Hellllllooooooo my long lost packaging and sustainability friends! Oh how I’ve missed you!

Vacation was awesome (isn’t it always?). The Sustainability in Packaging Conference was pretty cool, too! AND, the big deadline—which meeting required all of my time—has come and gone! Click here to read my latest white paper (bottom of homepage), “The Value Good Buyers can deliver: How to Develop a Customized and Competitive Purchasing Agenda.” This research describes contemporary thinking on strategic sourcing and cross-functional supply-chains in order to allow for innovation. Its totally crazy because the last day of Sustainability in Packaging included a panel discussion titled, “Partnering for Long Term Innovation;” Jeff Waymen, Director of Strategic Sourcing for McDonald’s, Scott Vitters, General Manager, PlantBottle Packaging, and Randy Boeller, Packaging Engineering Manager, Hewlett Packard, described their experiences facilitating innovation at their respected firms through collaboration with supply chain partners. One story that really resonated with me includes that delivered by Mr. Boeller, who explained how purchasing needs to be compensated for total net savings—as opposed to simply price reduction—in order to allow for innovation. Consider the following case study:

HP discovered a low-weight plastic pallet that significantly reduced its airfreight expenditures. These plastic pallets were four-times more expensive than HP’s current, wooden pallets. When instructing purchasing to substitute its cheaper wooden pallets with the more expensive yet lightweight plastic pallets, the project manager was met with significant resistance albeit purchasing; s/he would be penalized if the pallet part price increased, though the overall net gain to the company was significantly higher than the savings incurred from cheaper pallet part price. Consequently, HP had to revise its compensation policy to allow purchasing management to benefit from a more value- vs. cost-based approach to sourcing.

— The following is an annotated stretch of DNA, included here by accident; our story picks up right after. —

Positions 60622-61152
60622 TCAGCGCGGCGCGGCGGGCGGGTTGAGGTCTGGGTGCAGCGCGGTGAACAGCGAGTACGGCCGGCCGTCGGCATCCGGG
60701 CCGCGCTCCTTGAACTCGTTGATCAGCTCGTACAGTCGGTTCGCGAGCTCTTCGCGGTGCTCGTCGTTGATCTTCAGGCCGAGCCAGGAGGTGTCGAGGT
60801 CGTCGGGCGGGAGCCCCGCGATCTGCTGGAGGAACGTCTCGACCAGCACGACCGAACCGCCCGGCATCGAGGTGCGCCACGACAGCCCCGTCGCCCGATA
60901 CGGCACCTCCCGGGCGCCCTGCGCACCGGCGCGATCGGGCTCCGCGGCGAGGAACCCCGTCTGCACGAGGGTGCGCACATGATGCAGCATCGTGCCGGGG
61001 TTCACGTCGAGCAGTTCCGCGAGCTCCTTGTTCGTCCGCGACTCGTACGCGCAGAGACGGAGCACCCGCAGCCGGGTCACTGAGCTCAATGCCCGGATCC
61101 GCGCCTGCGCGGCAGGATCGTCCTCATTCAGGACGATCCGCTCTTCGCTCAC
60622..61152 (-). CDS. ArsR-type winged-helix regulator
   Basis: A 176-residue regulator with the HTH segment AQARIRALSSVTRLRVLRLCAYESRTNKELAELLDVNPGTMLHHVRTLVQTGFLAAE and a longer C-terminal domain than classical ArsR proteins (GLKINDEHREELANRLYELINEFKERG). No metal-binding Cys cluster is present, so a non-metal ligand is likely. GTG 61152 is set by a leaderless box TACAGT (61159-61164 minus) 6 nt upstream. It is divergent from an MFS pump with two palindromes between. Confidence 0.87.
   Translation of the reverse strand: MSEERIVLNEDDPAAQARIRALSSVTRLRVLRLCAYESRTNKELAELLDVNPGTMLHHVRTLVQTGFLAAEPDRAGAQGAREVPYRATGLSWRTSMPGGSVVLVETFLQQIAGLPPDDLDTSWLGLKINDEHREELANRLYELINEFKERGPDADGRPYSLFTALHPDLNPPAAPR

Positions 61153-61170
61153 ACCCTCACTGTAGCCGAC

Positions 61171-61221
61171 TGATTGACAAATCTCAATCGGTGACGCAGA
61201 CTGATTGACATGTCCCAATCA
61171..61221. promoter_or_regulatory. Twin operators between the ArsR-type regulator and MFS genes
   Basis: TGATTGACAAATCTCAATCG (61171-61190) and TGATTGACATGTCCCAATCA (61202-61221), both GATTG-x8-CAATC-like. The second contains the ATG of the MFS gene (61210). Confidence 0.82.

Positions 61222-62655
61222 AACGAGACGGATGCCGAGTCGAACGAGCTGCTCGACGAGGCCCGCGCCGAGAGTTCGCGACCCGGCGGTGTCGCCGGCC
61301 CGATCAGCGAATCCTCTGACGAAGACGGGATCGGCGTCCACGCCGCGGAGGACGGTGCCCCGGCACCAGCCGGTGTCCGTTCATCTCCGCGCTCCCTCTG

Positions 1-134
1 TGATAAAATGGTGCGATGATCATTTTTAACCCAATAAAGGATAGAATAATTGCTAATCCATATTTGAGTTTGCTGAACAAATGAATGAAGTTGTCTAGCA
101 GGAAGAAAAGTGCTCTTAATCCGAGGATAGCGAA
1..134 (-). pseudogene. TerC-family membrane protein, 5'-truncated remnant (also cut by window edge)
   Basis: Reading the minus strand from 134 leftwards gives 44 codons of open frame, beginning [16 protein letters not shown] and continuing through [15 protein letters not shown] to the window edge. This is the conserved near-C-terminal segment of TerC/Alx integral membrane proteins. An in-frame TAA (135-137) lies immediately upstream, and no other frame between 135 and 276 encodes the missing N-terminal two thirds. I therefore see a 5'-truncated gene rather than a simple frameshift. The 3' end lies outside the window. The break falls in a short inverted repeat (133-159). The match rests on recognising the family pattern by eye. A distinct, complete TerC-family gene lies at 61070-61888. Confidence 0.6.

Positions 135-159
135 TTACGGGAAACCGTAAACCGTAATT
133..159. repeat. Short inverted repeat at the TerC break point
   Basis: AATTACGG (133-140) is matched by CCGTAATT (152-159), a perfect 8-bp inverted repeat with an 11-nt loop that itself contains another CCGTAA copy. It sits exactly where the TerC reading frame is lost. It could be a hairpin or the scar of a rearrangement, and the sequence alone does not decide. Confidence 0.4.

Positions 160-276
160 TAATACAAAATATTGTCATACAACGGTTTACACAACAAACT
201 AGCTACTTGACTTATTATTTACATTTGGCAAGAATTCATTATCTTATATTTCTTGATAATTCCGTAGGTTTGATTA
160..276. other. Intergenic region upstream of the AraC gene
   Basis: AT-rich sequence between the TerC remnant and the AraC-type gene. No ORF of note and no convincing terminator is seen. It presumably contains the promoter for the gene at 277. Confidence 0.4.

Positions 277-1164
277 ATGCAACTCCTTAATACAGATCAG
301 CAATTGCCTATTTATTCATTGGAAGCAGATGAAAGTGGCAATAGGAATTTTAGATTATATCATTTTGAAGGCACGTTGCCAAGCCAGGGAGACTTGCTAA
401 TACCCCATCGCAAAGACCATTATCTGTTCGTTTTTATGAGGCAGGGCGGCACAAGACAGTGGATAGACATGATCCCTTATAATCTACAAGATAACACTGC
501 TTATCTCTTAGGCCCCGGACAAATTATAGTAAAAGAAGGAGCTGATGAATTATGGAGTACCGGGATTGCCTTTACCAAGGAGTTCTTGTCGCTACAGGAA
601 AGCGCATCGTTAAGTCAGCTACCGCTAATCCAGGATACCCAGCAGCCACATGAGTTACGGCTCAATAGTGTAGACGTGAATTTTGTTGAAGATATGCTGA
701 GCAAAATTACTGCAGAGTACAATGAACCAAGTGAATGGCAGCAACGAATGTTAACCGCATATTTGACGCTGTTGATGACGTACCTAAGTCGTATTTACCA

After each presenter on its experiences generating innovation via supply chain collaboration, I asked the following question, which curtails on the above HP case study:

“Hello, it’s Chandler Slavin with Dordan Manufacturing, again (I had asked an annoying amount of questions in the days’ sessions). Randy (HP), you said, “the way we are measuring performance is driving away innovation.” Can you and the panel expand on how you believe other organizations can learn to integrate a more cross-functional approach to purchasing? I have witnessed experiences in which purchasing made a decision based solely on part price as opposed to taking a more holistic approach to sourcing that emphasized value added services, such as innovation and security of supply…”

Randy of HP explained that a cross-functional approach to sourcing—which is as much involved with the supplying company as its own internal agenda—“was key.” For Randy, “cross-functional” was synonymous with the retro buzz-word “matrix,” which has for a long time encouraged a more sophisticated and transparent approach to purchasing that demands an intimate relationship between the business, and sourcing, agenda(s).

 The rest of the panel agreed.

 So yeah, what a coincidinc! It’s awesome that in researching for my latest white paper I was able to establish the intellectual foundation on which I could ask the sharpest minds in the game what they thought about what I thought! I feel like I’m back in school again hurray!

OKKKK sorry about that tangent. Ok, my next post is going to discuss the first portion of feedback from Sustainability in Packaging. I took over 15 pages of notes so get excited!

Have a great weekend! It’s 75 and sunny in Chicago. I’m totally confused, but in an awesome way.